First off, I will be honest. Gary Cooper is sorely miscast in this film. Is that a reason to stay away from it? Definitely not. I just want you to be prepared, though, for Mr. Cooper’s unusual stiffness, in a role that calls for a man who is supposed to be suave and relaxed. Barring Cooper’s role, this is a great, sweet romantic comedy with an endearing father/daughter relationship thrown in to make it even more special. Directed by Billy Wilder, who again proves he can direct any type of movie, Love in the Afternoon features a charming performance by a young Audrey Hepburn and a welcomed comeback role for Maurice Chevalier, who plays her private investigator father. Cooper’s stiffness seems to add to the comedy of this film, though I’m sure that was completely unintentional. The real added comedy comes from one of Chevalier’s clients and from the “Gypsies,” a band that Cooper has serenade him and his lovers in his hotel suite. Because of those moments of comic relief and the appealing, unassuming relationship between Hepburn and Chevalier, this movie overlooks Cooper’s uncomfortability. Look for one of the most romantic, tearful good-bye scenes in all of cinema.
A sweet, charming film about a stranded WWII soldier and the nun he encounters as he’s trying to find his way off an island in the Pacific. Mitchum and Kerr worked often together but this is my favorite film with them. Kerr’s nun is perfect…just a Mitchum’s crusty, rough-around-the edges soldier is spot-on. Together, they make a great team. Filled with very subtle sexual tension, director John Huston does a good job of making sure both Mitchum and Kerr feel “uncomfortable” around each other. Of course, nothing happens. She’s a nun, after-all.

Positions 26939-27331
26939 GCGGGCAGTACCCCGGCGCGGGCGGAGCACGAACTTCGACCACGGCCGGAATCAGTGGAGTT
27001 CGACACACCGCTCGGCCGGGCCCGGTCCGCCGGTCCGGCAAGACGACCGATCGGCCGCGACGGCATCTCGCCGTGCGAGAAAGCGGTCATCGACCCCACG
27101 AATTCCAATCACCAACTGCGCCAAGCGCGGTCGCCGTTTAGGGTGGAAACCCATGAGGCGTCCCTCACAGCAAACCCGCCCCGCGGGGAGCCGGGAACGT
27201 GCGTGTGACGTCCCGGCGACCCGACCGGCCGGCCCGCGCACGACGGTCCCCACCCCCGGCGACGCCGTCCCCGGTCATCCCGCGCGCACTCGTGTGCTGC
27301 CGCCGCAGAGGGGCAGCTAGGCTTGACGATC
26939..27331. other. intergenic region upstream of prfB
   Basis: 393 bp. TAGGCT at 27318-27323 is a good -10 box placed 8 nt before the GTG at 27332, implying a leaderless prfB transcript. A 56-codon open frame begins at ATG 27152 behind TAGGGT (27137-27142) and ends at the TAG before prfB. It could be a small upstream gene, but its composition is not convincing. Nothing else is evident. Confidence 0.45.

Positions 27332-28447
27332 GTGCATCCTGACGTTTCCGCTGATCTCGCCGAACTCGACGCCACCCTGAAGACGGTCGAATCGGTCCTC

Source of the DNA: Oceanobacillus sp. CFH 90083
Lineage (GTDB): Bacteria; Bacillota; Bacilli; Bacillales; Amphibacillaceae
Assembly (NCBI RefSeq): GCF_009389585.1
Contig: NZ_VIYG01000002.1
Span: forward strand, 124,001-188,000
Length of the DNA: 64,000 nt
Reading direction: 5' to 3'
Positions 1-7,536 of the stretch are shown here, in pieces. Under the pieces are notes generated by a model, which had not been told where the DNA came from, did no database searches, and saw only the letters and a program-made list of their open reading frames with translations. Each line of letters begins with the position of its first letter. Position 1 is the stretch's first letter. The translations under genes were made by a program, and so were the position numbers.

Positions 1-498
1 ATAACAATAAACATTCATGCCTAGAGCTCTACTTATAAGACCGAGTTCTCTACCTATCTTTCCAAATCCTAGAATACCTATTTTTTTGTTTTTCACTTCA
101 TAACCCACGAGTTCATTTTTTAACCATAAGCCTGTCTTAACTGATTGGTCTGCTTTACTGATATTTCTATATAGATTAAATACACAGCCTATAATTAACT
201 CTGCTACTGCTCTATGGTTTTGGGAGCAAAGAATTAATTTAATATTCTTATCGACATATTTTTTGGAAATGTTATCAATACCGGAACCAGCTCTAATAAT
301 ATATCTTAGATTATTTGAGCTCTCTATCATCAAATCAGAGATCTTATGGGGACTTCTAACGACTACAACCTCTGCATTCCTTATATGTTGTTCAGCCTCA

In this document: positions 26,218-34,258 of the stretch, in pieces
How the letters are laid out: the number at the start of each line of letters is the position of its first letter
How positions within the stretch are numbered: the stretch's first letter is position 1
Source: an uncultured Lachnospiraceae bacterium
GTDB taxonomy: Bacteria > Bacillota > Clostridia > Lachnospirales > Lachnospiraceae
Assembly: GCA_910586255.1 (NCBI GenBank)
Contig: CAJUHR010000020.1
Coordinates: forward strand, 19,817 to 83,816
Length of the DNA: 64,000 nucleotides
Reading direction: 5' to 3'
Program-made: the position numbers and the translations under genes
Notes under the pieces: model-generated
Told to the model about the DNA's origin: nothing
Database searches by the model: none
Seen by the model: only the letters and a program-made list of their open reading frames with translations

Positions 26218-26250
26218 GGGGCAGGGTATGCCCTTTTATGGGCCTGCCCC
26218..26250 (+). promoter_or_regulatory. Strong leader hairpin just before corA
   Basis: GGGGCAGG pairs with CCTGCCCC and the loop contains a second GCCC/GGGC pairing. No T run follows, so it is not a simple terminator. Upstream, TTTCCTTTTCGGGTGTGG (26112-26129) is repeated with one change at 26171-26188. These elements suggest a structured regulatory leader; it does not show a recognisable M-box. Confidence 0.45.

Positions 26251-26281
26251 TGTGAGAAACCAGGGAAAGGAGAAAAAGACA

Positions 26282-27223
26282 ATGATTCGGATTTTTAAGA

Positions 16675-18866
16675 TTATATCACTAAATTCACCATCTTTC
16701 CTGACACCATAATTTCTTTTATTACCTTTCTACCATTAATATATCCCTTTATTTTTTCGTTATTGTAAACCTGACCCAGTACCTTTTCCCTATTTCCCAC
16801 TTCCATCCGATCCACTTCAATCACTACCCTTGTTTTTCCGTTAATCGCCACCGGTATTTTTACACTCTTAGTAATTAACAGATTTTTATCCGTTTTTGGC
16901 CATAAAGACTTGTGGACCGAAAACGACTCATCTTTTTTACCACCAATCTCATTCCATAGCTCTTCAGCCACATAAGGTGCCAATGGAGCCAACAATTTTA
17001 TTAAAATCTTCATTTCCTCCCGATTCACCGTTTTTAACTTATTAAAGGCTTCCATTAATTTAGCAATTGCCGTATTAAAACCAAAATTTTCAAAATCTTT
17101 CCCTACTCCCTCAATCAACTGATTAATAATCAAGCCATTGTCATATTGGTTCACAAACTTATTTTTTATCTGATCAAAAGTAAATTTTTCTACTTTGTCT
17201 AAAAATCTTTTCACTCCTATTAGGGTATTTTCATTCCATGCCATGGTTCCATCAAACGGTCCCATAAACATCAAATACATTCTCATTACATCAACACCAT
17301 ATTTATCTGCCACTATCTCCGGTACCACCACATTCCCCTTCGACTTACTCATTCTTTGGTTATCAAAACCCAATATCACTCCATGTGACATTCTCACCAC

Out of all of the Spencer Tracy/Katharine Hepburn comedies, this one might be the least known but happens to be my favorite. Hepburn plays a corporate librarian and Tracy comes into the company with his new “computer” to try and replace Hepburn and her research staff. Aside from the always-wonderful comic/sexual tension between Tracy and Hepburn, one of the charming things about this film is the way the technology of the day was portrayed, since Tracy’s computer takes up an entire room. Aside from the out-datedness of that, this film stands the test of time because of the two phenomenal actors in the kind of movie they both seem to shine in.
One man stands alone against 11 others at the beginning of this movie. Henry Fonda plays the only juror who buys the defendant’s version of events and his innocence. Little by little, Fonda convinces the other jurors of the defendant’s lack of guilt and by the end of the movie, the tables have completely changed. This is the type of film that you know going into it how it just has to turn out. But, you watch it anyway…mesmerized by the performances and amount of sheer power coming through on the screen. Fonda was never better as this lone man, plodding his case among his peers, trying everything he can before he is forced to give up and cave in to pressure. Also features some great actors in their early roles, such as Jack Warden and Jack Klugman. Directed by Sidney Lumet, who became synonymous with New York City and crime/legal dramas after this film’s success.
A great romantic comedy with a twist. Here, the couple gets married first and then they decide to get to know each other. When they do, they find out how little they have in common. This would be just a typical run-of-the-mill rom com if it weren’t for the quick, super-sharp script (which won an Oscar) and the talents of Gregory Peck and Lauren Bacall. Bacall and Peck have fabulous chemistry that translates perfectly on the screen. A must see for any romantic comedy fans!
Melodrama at its finest! Directed by high-drama master Douglas Sirk, this film will make you run the gamut of all emotions. There is scandal, affairs, wronged love, unabated passions, alcoholism, miscarriages, infertility, guns, murder, etc. Sounds good, right? Well, it is. It’s like one big soap opera, but, don’t worry. It’s a top-notch soap…with Rock Hudson, Lauren Bacall, Kirk Douglas and Dorothy Malone, who won a Supporting Actress Oscar for her role.
Civil War veteran Ethan spends more time wandering the West than he does with his family. When he finally comes home, he soon finds himself searching once again: this time, for his sole-surviving nieces who were kidnapped after a raid on his brother’s home by Indian chief Scar. Many consider (including myself) this the best work from the frequent collaboration of John Wayne and director John Ford. The vistas from Ford’s famed location Monument Valley never looked more stunning. Wayne never was more tormented and troubled, really showing his acting range in this one. What a brilliant combination!